Communications networks are transitioning to fiber optic cables instead of conventional wire or metal cables. Fiber optic cables are made of hair-thin strands of glass, which convey pulses of light. These cables carry much more information at higher speeds than conventional cables. The higher transmission capacity of fiber optic cable has allowed communication networks to offer upgraded services, such as high-speed Internet access. Splicing fiber optic cable requires specialized equipment that carefully slices, matches, and aligns individual glass fibers. The fibers are joined by either electrical fusion (welding) or a mechanical fixture and gel (glue). More newly constructed buildings are being wired with fiber optic lines.
Line installers and repairers must climb and maintain their balance while working on poles and towers. They lift equipment and work in a variety of positions, such as stooping or kneeling. Their work often requires that they drive utility vehicles, travel long distances, and work outdoors under a variety of weather conditions. Many line installers and repairers work a 40-hour week; however, emergencies may require overtime work. For example, when severe weather damages electrical and communications lines, line installers and repairers may work long and irregular hours to restore service.
Line installers and repairers encounter serious hazards on their jobs and must follow safety procedures to minimize potential danger. They wear safety equipment when entering utility holes and test for the presence of gas before going underground. Electric powerline workers have the more hazardous jobs. High-voltage powerlines can cause electrocution, and line installers and repairers must consequently use electrically insulated protective devices and tools when working with live cables. Powerlines are typically higher than telephone and cable television lines, increasing the risk of severe injury due to falls. To prevent these injuries, line installers and repairers must use fall-protection equipment when working on poles or towers.
Employers of line installers and repairers usually require applicants to have at least a high school diploma. They also strongly prefer applicants with a technical knowledge of electricity or electronics, or experience obtained through vocational/technical programs, community colleges, or the Armed Forces. Programs in telecommunications, electronics, or electricity are offered by many community or technical colleges. These programs often are operated with assistance from local employers and unions. Some schools, working with local companies, offer 1-year certificate programs that emphasize hands-on field work. More advanced 2-year associate degree programs provide students with a broader knowledge of telecommunications and electrical utilities technology through courses in electricity, electronics, fiber optics, and microwave transmission. Graduates of these programs often get preferential treatment in the hiring process.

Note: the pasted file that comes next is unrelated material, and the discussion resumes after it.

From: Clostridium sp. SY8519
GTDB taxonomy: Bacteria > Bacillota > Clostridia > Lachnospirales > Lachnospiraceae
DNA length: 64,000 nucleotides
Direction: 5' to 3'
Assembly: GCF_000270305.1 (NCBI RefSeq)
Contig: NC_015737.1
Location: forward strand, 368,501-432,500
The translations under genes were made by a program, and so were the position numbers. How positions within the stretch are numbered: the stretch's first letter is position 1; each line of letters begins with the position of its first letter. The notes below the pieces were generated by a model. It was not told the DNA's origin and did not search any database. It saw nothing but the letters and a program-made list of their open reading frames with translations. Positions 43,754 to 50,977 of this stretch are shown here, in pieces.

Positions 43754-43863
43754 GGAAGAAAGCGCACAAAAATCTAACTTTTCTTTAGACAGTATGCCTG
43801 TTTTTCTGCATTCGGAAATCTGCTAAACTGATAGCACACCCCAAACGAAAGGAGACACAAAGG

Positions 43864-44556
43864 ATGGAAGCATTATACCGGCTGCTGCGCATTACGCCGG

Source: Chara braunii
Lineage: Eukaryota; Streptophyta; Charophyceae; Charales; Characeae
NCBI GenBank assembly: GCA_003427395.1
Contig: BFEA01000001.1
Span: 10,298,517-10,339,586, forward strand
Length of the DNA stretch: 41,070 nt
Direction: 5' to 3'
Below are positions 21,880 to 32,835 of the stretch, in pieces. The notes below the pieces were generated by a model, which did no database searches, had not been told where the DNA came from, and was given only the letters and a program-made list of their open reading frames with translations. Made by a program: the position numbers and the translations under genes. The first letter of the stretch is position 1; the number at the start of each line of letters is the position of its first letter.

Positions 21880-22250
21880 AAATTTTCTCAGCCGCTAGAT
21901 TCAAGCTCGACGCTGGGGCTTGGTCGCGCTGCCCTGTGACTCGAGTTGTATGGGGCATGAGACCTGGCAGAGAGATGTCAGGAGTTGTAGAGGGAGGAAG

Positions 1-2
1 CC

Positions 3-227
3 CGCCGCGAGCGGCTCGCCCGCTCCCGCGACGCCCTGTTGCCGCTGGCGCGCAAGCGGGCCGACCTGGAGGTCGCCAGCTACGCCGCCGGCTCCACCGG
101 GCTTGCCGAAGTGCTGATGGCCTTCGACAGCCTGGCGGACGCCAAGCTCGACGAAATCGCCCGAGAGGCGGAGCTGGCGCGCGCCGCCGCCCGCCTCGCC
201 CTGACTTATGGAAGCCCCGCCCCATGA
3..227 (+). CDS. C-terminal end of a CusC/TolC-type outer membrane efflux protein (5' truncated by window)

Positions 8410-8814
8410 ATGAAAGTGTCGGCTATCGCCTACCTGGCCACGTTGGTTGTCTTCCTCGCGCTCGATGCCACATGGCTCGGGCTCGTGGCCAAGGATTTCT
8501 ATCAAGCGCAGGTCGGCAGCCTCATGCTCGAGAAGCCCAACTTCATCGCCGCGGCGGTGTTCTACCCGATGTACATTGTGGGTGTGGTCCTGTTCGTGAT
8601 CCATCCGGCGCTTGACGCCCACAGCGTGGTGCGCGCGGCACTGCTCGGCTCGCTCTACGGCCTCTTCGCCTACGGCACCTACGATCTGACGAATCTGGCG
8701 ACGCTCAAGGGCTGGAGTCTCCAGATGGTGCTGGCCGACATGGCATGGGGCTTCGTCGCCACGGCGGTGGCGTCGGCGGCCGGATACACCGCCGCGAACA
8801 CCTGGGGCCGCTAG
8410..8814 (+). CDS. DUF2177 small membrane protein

Prospective employees also should possess a basic knowledge of algebra and trigonometry, and have mechanical ability. Customer service and interpersonal skills also are important, especially for those dealing with customers. Because the work entails lifting heavy objects (many employers require applicants to be able to lift at least 50 pounds), climbing, and other physical activity, applicants should have stamina, strength, and coordination, and must be unafraid of heights. The ability to distinguish colors is necessary because wires and cables may be color-coded. A good driving record is important because workers often hold commercial driverís licenses and operate company-owned vehicles.
Line installers and repairers receive most of their training on the job. Electrical line installers and repairers often must complete formal apprenticeships or other employer training programs. These programs, which can last up to 5 years, combine on-the-job training with formal classroom courses and are sometimes administered jointly by the employer and the union representing the workers. The unions include the International Brotherhood of Electrical Workers, the Communications Workers of America, and the Utility Workers Union of America. Government safety regulations strictly define the training and education requirements for apprentice electrical line installers.
Line installers and repairers working for telephone and cable television companies receive several years of on-the-job training. They also may attend training or take online courses provided by equipment manufacturers, schools, unions, or industry training organizations. The Society of Cable Television Engineers (SCTE) provides certification programs for line installers and repairers. Applicants for certification must be employed in the cable television industry and attend training sessions at local SCTE chapters.